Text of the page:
Are your students struggling to complete their work? Up to your eyeballs in missing or unfinished work assignments? Then you might need to institute a “Catch-up and Pickles” routine in your classroom as a way to win the missing or incomplete work battle! This is seriously my favorite unfinished work routine!
A few weeks ago, I posted a Reel on Instagram about some of my more “controversial” grading practices. Between you and me… they really aren’t that controversial… just good teaching! But folks LOST THEIR MINDS! And honestly, it shed light on a bigger problem: the struggle of incomplete work.
Controversial Grading Practices
You’re probably wondering what those controversial grading practices were. I’ll let you watch the IG Reel to see all three, but the one that had most teachers up in arms was the belief of not putting anything less than 50% in the grade book.
This one line led to me being called many things, but most teachers asked, “What about missing or incomplete work?”
To which I responded that I rarely struggled with incomplete or missing work. I can think of one time I had to put a zero in the grade book because of a missing assignment – ONCE – in 13 years of teaching. Those are some pretty good odds!
Unfinished Work Routine
So, how can this be?
First, let’s clear up some things:
- No – I didn’t have perfect students who completed every assignment without asking.
- No – I didn’t work at fancy schools with high volumes of parents involved who made sure the work was completed at home.
- And, no – I didn’t work myself to death chasing down students.
I rarely had missing or incomplete work because I planned time in my week for students to work on missing or incomplete assignments.
Today, I’m sharing this simple yet HIGHLY effective routine that basically eliminated the struggle to get students to complete missing or incomplete assignments.
This magical weekly routine that solves the missing work problem is fondly called, “Catch-up and Pickles.” But, that’s really just a fancy name for a time set aside on a Friday morning so students can work on unfinished work.
What is Catch-Up and Pickles?
I shared about this concept a while ago in my “Small Group Time Exposed” post, but I feel like after all the hoopla that Reel caused, it warranted its own place on the blog!
Each day, I had 60 minutes of time built into my schedule for small group rotations. That worked great Monday through Thursday. But, I noticed that Fridays were a bit cramped. Not only did we have our spelling and vocabulary test that day but we would also have a reading comprehension assessment. Time is needed to complete all these assessments, and that ate into a portion of our small group time.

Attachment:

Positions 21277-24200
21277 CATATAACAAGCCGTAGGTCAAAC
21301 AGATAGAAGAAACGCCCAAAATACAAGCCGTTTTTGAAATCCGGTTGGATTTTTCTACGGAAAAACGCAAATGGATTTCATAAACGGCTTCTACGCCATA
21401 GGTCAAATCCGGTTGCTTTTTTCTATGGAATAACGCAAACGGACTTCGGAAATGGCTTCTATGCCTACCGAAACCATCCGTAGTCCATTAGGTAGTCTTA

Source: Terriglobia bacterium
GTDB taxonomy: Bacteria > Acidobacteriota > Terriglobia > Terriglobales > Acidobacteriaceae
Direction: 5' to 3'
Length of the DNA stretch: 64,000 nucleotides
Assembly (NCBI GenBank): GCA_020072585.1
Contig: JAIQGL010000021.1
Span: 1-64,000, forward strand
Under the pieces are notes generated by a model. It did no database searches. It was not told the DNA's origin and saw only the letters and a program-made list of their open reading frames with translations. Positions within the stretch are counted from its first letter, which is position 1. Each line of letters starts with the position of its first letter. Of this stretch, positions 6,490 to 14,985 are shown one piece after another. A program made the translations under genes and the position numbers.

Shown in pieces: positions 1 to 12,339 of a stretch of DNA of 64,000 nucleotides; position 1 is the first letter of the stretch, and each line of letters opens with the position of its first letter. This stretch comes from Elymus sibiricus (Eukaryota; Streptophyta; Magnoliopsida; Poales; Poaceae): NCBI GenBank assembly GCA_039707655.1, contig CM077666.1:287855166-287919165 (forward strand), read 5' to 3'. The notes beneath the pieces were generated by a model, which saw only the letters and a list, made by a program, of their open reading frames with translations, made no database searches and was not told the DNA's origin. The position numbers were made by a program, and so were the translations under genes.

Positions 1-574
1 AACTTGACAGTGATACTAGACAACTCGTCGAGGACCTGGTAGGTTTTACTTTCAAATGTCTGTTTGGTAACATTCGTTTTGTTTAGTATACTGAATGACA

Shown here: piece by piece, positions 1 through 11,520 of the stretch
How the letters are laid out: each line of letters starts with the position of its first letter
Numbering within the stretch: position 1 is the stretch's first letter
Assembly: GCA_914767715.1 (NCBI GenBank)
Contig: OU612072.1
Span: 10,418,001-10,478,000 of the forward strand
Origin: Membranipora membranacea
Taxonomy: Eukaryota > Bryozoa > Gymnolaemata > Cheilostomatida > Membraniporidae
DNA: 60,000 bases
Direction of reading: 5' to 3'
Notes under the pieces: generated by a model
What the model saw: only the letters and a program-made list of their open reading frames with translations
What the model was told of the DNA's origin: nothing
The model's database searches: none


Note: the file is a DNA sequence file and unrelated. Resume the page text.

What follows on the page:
Rather than try and stuff the small group instruction into the 30 minutes that were left after completing everything else, I decided to transform that awkward time slot into productive work time.
So at the end of the week, instead of formal center rotations, I did a “Catch-Ups and Pickles” routine. Students who had not finished their work used this time to “Catch-Up,” while those who were done were allowed to “Pickles” a reading-based activity to complete.
For students, this time was dedicated to completing their work or choosing a preferred activity to complete.
For the teacher, this routine provided time to reteach lessons, pull students for assessments, or conference with students one on one.
And let me just say… this was a wildly popular time in my classroom!
How to Find Time?
So the big question here is, how do you find the time? Everything you are required to teach in a day leaves very little time in your schedule for “makeup work,” but like I shared before… I was able to find time by reallocating the time I was using for reading centers. It wasn’t working for us on Fridays, so we changed it up.
I suggest you take a look at your schedule. Do you have some awkward or weird times?
I like the idea of doing Catch-up and Pickles on a Friday, so it’s easier to track the work that needs to be completed. But maybe Fridays don’t work for you. Look for a block of time (at least 20 mins!) and see if it works. If it doesn’t, restructure or choose a different time. This could even be something you do at the end of a unit in reading or math or on the last school day of the month.
Warning: I wouldn’t do this one day a quarter… that’s too big a chunk of time to complete everything. Doing that is like saving all your laundry for a month and trying to do it all in one day. Someone will get overwhelmed, and it’s not going to get done.
How to Get Started with Catch Up and Pickles
Once you’ve found your time, it’s time to plan the “Catch-Up and Pickles” activities.